The 15thAnnual Beaufort International Film Festival Goes Live

Around this time last year as the Beaufort International Film Festival was coming to the end of another record-breaking run, the term “COVID 19” was rapidly becoming part of the worldwide public lexicon. Ron and Rebecca Tucker – like most people – thought that whatever this thing was, it would certainly run its course by summer’s end. And then like the hackneyed plot of a Sci-Fi “B” movie, the world went into lockdown. The virus spread, and . . . well, we all know the rest. The Tuckers, who run the festival via the Beaufort Film Society, have parlayed BIFF into a destination event during a traditionally slow time for business in Beaufort. If at all possible, the Tuckers felt the show must go on.

“As much as we love the films and filmmakers, the whole reason we have the festival is to bring people here to see Beaufort,” says Ron. “If there was a chance we could do it in person, we wanted to hold on to that option.”

That meant pushing the deadline for entries to the absolute last second as filmmakers struggled to complete films in the new shared landscape of isolation and virtual reality.

Meanwhile as the Tuckers considered their options 2020 rolled on from bad to worse and 2019’s landmark accomplishment seemed farther and farther away. That fall the indie romantic comedy, “Stars Fell On Alabama” filmed in Beaufort with the Tuckers co-producing through the BFS. The film, co-produced and directed respectively by BIFF alumni Uyen Le and VW Scheich (see the sidebar) fulfilled the BFS mission to bring features back to the Lowcountry.

But that was in “the way back” before facemasks became the century’s hottest fashion accessory and toilet paper was scarce as an actual fact. Even so, the finished film screened a year later for socially distanced cast & crew at Tabby Place. By that point, the festival’s long time home at the USCB Center for the Arts had been ruled out due to university restrictions, and the decision was made to move the fest to the venue on Port Republic Street.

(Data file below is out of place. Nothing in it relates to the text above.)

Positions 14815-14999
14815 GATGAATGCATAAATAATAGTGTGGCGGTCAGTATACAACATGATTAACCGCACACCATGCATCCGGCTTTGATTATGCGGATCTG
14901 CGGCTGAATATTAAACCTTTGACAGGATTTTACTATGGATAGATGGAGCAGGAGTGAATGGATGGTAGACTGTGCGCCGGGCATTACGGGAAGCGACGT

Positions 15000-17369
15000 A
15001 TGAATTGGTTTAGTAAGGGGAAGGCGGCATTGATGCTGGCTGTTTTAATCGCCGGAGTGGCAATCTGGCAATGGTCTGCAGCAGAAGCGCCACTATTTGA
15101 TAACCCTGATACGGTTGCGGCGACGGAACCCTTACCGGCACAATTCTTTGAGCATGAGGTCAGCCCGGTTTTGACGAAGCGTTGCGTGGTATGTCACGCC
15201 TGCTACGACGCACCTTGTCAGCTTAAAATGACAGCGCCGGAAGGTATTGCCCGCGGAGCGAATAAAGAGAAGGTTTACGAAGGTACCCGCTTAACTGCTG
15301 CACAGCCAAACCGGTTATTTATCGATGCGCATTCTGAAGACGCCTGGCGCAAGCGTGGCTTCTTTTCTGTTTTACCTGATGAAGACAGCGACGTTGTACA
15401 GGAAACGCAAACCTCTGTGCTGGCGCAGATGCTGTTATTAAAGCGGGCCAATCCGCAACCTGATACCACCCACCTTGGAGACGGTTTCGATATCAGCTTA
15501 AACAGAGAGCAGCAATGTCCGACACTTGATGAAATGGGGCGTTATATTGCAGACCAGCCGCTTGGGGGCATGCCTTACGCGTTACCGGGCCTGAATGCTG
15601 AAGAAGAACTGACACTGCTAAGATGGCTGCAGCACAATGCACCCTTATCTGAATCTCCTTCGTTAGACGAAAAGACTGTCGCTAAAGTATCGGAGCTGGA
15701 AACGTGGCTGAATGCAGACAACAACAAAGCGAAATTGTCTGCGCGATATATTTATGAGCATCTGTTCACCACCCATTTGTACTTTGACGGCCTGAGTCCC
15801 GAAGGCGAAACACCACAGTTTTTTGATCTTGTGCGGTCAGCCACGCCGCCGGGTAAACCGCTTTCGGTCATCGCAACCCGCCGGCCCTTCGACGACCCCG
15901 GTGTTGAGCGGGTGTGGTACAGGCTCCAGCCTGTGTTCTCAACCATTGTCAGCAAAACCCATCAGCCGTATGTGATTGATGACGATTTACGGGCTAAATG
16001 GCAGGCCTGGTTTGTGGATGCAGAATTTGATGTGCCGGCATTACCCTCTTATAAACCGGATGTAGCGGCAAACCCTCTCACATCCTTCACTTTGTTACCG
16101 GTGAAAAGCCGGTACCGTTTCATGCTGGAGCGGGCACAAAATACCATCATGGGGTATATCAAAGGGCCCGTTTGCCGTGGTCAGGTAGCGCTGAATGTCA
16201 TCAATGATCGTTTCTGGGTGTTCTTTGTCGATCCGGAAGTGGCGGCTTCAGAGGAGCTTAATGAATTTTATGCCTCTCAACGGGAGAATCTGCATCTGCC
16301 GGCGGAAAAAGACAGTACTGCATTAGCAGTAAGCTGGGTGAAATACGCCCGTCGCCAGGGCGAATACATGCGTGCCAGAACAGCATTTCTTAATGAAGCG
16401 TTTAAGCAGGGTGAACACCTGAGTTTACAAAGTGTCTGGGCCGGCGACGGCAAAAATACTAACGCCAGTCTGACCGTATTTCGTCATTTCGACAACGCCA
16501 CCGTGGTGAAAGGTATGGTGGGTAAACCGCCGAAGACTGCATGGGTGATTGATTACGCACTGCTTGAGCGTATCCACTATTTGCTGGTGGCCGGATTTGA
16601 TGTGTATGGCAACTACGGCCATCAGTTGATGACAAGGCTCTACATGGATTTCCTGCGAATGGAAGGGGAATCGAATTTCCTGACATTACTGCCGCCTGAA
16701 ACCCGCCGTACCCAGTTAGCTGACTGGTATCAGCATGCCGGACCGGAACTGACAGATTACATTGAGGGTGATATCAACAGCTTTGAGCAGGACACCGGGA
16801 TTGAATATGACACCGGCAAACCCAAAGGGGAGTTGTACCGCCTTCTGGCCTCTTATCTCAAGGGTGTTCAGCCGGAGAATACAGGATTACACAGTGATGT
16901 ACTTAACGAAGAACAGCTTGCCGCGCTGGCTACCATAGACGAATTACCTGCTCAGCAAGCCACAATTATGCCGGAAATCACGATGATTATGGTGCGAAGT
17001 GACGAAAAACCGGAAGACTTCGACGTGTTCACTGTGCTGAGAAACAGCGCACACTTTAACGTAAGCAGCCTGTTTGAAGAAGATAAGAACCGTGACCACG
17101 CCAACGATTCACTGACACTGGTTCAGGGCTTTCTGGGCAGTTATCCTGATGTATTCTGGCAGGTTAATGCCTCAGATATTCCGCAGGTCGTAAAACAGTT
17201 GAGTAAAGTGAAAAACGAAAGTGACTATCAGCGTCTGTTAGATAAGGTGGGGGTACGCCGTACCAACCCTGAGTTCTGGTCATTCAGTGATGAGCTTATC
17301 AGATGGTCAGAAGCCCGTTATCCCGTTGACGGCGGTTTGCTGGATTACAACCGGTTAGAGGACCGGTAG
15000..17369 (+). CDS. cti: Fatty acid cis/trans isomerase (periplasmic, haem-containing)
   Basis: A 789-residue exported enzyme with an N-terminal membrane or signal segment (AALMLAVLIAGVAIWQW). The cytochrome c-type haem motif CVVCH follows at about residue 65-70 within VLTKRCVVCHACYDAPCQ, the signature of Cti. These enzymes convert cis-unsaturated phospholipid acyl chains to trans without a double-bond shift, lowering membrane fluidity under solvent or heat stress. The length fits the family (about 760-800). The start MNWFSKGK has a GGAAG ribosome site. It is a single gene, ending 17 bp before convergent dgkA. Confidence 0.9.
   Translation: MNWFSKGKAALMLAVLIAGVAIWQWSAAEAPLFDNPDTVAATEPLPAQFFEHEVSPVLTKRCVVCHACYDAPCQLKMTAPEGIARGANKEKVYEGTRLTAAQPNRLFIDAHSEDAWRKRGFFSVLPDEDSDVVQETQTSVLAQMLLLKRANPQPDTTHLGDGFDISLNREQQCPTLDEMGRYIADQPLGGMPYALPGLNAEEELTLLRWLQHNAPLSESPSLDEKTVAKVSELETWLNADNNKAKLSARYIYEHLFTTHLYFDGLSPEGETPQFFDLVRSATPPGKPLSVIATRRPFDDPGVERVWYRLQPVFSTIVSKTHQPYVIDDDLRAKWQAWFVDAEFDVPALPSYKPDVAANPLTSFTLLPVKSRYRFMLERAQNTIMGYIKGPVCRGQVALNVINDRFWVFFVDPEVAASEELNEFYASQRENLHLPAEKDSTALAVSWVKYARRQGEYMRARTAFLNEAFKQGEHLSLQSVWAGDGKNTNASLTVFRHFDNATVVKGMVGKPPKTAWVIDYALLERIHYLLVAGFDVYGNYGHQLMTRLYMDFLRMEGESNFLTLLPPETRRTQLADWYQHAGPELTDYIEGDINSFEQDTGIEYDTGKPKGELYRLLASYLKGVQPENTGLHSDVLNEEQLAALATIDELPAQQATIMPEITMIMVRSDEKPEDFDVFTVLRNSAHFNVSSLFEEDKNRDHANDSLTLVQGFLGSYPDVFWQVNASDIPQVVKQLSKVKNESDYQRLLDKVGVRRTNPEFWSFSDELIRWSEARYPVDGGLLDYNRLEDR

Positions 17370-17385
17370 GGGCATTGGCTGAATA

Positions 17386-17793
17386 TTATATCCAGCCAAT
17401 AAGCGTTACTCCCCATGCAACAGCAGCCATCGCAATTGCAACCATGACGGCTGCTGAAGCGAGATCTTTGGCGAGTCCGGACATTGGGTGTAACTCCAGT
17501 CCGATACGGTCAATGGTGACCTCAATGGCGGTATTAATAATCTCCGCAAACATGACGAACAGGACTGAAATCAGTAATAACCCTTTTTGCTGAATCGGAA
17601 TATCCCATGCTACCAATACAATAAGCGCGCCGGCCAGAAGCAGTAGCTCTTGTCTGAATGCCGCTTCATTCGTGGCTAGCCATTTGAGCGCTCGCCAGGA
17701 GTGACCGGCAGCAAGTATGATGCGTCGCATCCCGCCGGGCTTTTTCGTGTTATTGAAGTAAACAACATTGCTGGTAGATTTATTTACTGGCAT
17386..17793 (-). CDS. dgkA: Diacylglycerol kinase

“From that screening we knew we had some issues to address,” says Rebecca.

“The next time you see [the room] it’s going to look and sound like a real theater,” says Ron. “You won’t recognize it.”

The venue is already equipped with a state-of-the-art airflow system. The “To Do” list includes taming the room’s infamous acoustic bounce, upgrading the sound system, installing theater grade front projection & screen, and creating a safe and viable virus protocol – which includes sanitizing at intervals between screenings and doing the entire venue at the end of each day. The plan requires attendees to wear face coverings and have their temperature taken digitally prior to entry. No exceptions. In order to make this all manageable seating comes at a premium.

“Our attendance last year averaged 412 per screening,” says Rebecca. “This year we’re limited to 175 maximum.”

The stringent COVID protocols exceed those set down by the state in an effort to make things as safe as possible. The grim reality of the pandemic has already left its mark. New York based actor/director Clyde Baldo succumbed to the virus in December. He appears in four films – directing one – and is nominated for Best Actor (“In The Promised Land”) and Best Director (“Monarch Butterfly”).